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Chanukah @ VSHJ on Saturday, December 8th at 2 pm

Celebrate Chanukah with secular candle lighting, potato latkes and donuts, and music by Gary and Amber (Koukous: Jewish Music to Feed the Soul!). Bring along your chanukiah and candles.

When: Saturday, December 8th at 2:00 pm

Where: Jewish Community Centre of Victoria, 3636 Shelbourne Street

For more information, contact Freda Knott by phone at 250-381-5120 or by e-mail at

Please bring a non-perishable item or warm mittens, hats, socks, etc., for the food bank.

Everyone is welcome.

Book Presentation @ VSHJ on Saturday, November 17th

Please join us at the JCC Victoria (3636 Shelbourne Street) at 2 pm on Saturday, November 17th for the presentation of the book “THE TROUBLE WITH RELIGION” by Sophie Dulesh. Discussion and refreshments will follow.




This is the book exposing the harms against humanity inflicted by the normative religions, their backwardness, obscurantism and obstruction of any intellectual quest. By ‘normative religion’ I mean the world views and actions of the organized faiths [in particular,  the ones, examined in this book that are three major monotheistic normative faiths, Judaism, Christianity and Islam].  Opposed to them world views and ethics of the secular humanists, atheists, agnostics, freethinkers and skeptics are presented. The major inherent trouble with all religions, particularly relevant in our age of WMS, is their incurable divisiveness, militant exclusiveness (“MY God is the THE supreme one above everyone’s else gods!”) that has unleashed sectarian bloodshed globally since the time immemorial and with no end in sight.

The book is 327 pages long and consists of the introduction, three parts and conclusive remarks. Part I has six and Part II – four chapters, while Part III is an essay on personal responsibility. The topics discussed in the first six  chapters of the Part 1 range from the general problems [like the exposure of untruths in the most fundamental claims of the  organized religions about spirituality and ethics being exclusively their domain and about non-believers being immoral and anti-spiritual by definition, or like the exposure of the social benefits of democracy versus autocracy, etc], to the rather tactical current questions, like whether Christianity is in decline in the 21st century, etc.

Part II is the indictment of the fundamentalist Christianity (chapter 7), of the Orthodox Judaism (chapter 8) and of the radical Islam (chapter 9) with the chapter 9i specifically devoted to the analysis of religious validation of the political/sectarian violence (concept known as the Lesser al-Jihad), as well as of faith-justified mortifying concepts of misogyny and antisemitism. As to the latter, the Church had been planting and advancing antisemitism in Europe for two millennia (to the point where it had created – in the 20th century – not only religious but also lethal ethnic biological intolerance leading to Holocaust); at our times it is the fanatical Islam that has been nurturing and spreading viral antisemitism in the East. Astoundingly anti-dialectic religious foundations of the Sunni ideology, based on the words and deeds of the Prophet as the final never-changing never-disputable truth, ossified once and forever, fit best for all times and places, are also examined in the book and their suffocating role in obstructing social and economic progress in the most parts of Islamic world.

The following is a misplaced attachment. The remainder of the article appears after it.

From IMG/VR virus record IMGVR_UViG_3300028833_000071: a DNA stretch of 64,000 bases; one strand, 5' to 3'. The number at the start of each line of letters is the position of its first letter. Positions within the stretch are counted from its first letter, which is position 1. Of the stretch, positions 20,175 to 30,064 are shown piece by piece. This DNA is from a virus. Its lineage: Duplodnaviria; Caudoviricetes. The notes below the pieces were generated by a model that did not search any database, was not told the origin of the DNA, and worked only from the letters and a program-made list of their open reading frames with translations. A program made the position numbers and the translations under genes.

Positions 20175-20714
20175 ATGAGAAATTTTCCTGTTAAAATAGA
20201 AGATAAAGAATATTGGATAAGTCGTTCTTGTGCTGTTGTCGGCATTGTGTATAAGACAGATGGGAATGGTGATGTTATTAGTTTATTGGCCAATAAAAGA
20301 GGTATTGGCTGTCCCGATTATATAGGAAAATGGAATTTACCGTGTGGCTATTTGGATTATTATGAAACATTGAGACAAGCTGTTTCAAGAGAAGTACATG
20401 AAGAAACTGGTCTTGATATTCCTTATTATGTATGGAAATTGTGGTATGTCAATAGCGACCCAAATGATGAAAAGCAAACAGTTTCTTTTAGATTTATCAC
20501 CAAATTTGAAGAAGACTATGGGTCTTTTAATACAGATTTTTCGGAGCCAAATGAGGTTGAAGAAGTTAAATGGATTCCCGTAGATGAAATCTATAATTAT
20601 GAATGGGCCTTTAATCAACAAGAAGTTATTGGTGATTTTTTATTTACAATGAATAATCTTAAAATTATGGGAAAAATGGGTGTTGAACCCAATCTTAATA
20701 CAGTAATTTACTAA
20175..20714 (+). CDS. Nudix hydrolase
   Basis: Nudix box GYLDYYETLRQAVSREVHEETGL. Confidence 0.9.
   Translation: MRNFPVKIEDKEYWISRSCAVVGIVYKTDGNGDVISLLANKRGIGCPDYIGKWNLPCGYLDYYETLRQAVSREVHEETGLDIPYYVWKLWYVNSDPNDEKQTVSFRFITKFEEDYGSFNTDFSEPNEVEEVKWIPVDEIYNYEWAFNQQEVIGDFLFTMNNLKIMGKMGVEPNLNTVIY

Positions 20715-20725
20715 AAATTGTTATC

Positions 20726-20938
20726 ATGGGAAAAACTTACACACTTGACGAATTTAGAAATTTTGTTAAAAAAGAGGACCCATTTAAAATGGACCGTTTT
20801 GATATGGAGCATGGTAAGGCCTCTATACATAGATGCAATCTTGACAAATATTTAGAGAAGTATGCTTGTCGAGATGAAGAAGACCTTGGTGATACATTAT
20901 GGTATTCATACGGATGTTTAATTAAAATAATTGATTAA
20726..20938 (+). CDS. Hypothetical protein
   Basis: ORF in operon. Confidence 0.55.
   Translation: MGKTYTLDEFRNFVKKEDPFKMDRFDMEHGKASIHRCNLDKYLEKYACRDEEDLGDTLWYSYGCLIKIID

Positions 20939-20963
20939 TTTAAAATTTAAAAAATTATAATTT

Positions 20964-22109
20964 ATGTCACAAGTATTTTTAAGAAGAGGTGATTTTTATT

Positive sides of organized faiths such as expansive vaccination and other missionary work, social networking etc are acknowledged; the harms of inherent religious divisiveness, however, have much outweighed any such benefits.

Every chapter ends with brief conclusions summarizing the most important points of the narrative. There are as well general conclusive remarks at the end of the book. The introduction contains the list of working definitions for the political/religious terminology, the way it was used in the book. There are 416 references, documenting the sources used in the book, and the combined Subject/Author Index.

A couple of questions regarding the book, seem predictable, ‘natural’. First, why yet another book on secular humanist as opposed to religious views? On the page 2, I quote Richard Feynman, saying: “There is practically nothing that I’m going to say  that  couldn’t have been… said by philosophers of the 17th to 20th centuries. Why repeat all this?

Because  there are new generations born every day. Because there are great ideas developed in the history… [which] do not last unless they are passed… from generation to generation…”

Because Tempora mutantur, nos et mutamur in illis as life goes on and new events, concepts, interpretations and corresponding emotions form our attitudes.

Besides, I do not quite subscribe that there is nothing new, just repetitions of the well-worn arguments: every next crop of the books worth their salt brings up new sets of the ideas, interpretations of the causes/consequences, facts, reasoning and convictions. Some of them, I believe, are present in my new book as well, perhaps, particularly in the chapters 4 and 9i; you, the reader, be a judge.

And the second question: who is the book addressed to? It is neither academia nor a textbook; it is designed to help those still forming their own judgements in today’s bewildering network of worldviews, the ordinary readers in your local library, the people just entering and not yet necessarily sophisticated in the field.

Respectfully submitted by S. Dulesh, October 2012.